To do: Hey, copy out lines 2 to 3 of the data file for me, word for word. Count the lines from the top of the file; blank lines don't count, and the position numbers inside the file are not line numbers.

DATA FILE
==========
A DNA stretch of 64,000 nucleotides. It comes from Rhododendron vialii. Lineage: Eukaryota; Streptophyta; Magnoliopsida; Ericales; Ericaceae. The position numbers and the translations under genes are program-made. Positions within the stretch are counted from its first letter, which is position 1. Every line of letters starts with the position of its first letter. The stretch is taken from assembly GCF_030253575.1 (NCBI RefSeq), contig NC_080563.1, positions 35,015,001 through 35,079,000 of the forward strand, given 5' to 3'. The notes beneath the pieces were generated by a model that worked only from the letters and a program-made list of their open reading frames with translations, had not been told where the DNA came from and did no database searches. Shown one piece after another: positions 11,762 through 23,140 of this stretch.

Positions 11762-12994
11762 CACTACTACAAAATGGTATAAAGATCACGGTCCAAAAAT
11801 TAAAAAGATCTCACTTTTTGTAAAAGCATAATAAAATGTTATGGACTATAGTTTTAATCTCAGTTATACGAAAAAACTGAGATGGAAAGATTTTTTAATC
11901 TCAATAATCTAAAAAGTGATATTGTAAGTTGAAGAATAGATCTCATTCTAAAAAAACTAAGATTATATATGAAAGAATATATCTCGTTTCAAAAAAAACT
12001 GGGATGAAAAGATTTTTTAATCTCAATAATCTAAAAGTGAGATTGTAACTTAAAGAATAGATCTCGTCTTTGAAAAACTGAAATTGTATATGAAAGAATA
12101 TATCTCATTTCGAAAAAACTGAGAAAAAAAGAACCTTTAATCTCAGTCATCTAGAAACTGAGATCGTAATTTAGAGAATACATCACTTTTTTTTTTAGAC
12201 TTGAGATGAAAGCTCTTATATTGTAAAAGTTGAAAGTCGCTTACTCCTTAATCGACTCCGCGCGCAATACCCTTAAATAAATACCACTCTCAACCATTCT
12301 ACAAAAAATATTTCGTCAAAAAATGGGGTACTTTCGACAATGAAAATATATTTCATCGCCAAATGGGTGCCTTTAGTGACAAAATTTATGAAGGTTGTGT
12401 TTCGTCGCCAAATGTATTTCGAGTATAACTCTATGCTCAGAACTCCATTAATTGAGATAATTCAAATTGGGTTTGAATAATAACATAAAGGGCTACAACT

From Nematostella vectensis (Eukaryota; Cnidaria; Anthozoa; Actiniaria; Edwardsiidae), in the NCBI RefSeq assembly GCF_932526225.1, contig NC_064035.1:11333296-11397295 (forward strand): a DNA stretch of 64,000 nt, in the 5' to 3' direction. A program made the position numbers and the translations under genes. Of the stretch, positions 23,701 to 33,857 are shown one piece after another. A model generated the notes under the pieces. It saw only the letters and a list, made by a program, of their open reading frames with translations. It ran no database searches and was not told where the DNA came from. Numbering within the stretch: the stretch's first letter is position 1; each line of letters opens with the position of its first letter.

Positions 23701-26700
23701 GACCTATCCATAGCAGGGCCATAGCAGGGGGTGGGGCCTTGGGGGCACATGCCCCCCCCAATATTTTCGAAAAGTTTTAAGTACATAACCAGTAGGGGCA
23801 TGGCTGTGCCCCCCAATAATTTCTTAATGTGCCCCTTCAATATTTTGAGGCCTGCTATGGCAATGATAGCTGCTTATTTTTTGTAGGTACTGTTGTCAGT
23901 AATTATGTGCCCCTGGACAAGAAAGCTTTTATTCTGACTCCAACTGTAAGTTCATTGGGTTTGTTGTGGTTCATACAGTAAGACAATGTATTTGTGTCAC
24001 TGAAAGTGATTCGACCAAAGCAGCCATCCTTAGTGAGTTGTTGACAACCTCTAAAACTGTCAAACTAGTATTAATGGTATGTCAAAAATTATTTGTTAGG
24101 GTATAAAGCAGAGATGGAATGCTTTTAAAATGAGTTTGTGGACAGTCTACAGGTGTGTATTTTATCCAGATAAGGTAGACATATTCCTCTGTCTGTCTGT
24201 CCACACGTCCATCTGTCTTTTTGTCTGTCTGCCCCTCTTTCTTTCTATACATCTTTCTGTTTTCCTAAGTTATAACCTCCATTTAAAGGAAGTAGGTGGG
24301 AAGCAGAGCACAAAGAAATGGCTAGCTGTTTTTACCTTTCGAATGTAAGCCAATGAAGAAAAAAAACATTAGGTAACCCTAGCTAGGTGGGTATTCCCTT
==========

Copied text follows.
Positions 11762-12994
11762 CACTACTACAAAATGGTATAAAGATCACGGTCCAAAAAT